In this line of work, you come across hundreds of bands, some of those are destined to remain in the back-rooms of dive bars nationwide while others are certain to catapult themselves from the dusty and downtrodden confines of such venues on to greener pastures. One band destined to find their place in a much grander setting are London trio Moones. Made up of three lads with existing ties to the musical world, most notably in the form of Laurent Bernard, founder of Gallows, and Tariq Kahn, brother of Bat For Lashes, their music is a blend of traditional guitar-fuelled indie with smatterings of synth loops and brit-pop energy.
Releasing their début EP last month, Better than Ice Cream establishes the band's aesthetic fantastically. Over the course of four tracks and 16 minutes, irresistible pop hooks are fused with an undercurrent of darkness that entwines itself around more optimistic elements, providing a sharper more aggressive edge to what would otherwise be your usual sugary indie-pop fare. This is perhaps most evident in both EP opener 'Universal Remote Control' and closer 'Roll A Penny' in which the standard synth-pop is offset and underpinned by a brooding and and claustrophobic darkness.
Opting to include to the tracks in the order they have gives one the impression that Better than Ice Cream is a well-rounded a thought out EP; tracks 2 and 3, ('Better Energy' and 'Cut and Paste' respectively) form the radio-friendly, accessible centre of the record whilst tracks 1 and 4 form a darker, more weathered exterior that seemingly needs cracking open before the rich and emphatic centre spills out, indeed 'Cut and Paste' in particular makes use of some great percussion production in a manner evocative of Bastille, an impression that continues in to the vocals and even the synth track, this is a song completely written for open air stages and not the confines of a pub's back-room.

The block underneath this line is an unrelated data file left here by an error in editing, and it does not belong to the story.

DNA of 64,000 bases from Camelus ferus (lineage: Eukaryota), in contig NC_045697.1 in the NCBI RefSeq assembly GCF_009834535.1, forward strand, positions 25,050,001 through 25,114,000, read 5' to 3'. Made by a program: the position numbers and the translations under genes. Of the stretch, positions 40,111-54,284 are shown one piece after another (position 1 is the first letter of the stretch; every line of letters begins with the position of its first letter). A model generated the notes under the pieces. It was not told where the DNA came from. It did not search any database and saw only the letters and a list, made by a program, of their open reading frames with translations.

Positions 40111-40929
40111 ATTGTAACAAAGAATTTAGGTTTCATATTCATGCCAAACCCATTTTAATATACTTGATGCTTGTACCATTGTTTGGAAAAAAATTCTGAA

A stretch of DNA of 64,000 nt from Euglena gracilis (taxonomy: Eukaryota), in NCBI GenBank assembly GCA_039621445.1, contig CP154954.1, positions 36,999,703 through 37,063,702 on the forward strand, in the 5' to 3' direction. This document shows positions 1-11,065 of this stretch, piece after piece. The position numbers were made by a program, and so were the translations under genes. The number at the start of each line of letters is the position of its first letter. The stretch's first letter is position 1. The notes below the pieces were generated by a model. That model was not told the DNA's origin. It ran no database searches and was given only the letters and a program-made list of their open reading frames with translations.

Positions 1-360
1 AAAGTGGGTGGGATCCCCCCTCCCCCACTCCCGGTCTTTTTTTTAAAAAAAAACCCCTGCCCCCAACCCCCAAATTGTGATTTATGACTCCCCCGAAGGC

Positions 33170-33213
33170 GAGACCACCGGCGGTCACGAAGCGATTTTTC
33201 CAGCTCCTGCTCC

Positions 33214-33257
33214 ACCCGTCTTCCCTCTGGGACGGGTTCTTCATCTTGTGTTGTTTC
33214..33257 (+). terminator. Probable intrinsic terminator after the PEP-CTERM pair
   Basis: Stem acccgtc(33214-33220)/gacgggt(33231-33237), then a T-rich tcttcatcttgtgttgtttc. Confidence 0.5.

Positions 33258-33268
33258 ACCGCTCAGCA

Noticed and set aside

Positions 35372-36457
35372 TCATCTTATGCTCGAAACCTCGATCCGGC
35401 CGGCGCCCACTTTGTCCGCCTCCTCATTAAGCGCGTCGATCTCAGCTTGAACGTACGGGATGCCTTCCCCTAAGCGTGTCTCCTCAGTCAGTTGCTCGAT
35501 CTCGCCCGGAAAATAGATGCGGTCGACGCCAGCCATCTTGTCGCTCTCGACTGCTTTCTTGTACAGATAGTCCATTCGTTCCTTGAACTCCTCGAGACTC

There is, without a doubt, something about Moones that will appeal to anyone, no matter what their musical persuasion. There's elements of the long-forgotten nu-metal being brought to the table in the form of 'Universal Remote Control' especially in the chorus, which brings to mind early Lostprophets records or even Fear Factory whilst 'Better Energy' will appeal completely to fans of Reverend and the Makers. It's this diversity that will allow the band to stand firm when some many of their contemporaries fall by the wayside. The musical credibility exhibited by the trio is second to none, and while my own personal tastes pull me towards the band's more downbeat tracks, there's certainly nothing to diminish the more uplifting tracks featured, so much so that I would be surprised if Moones weren't gracing the pages of mainstream music press by Christmas.
This review was originally written for Ears On. Click here to check them out!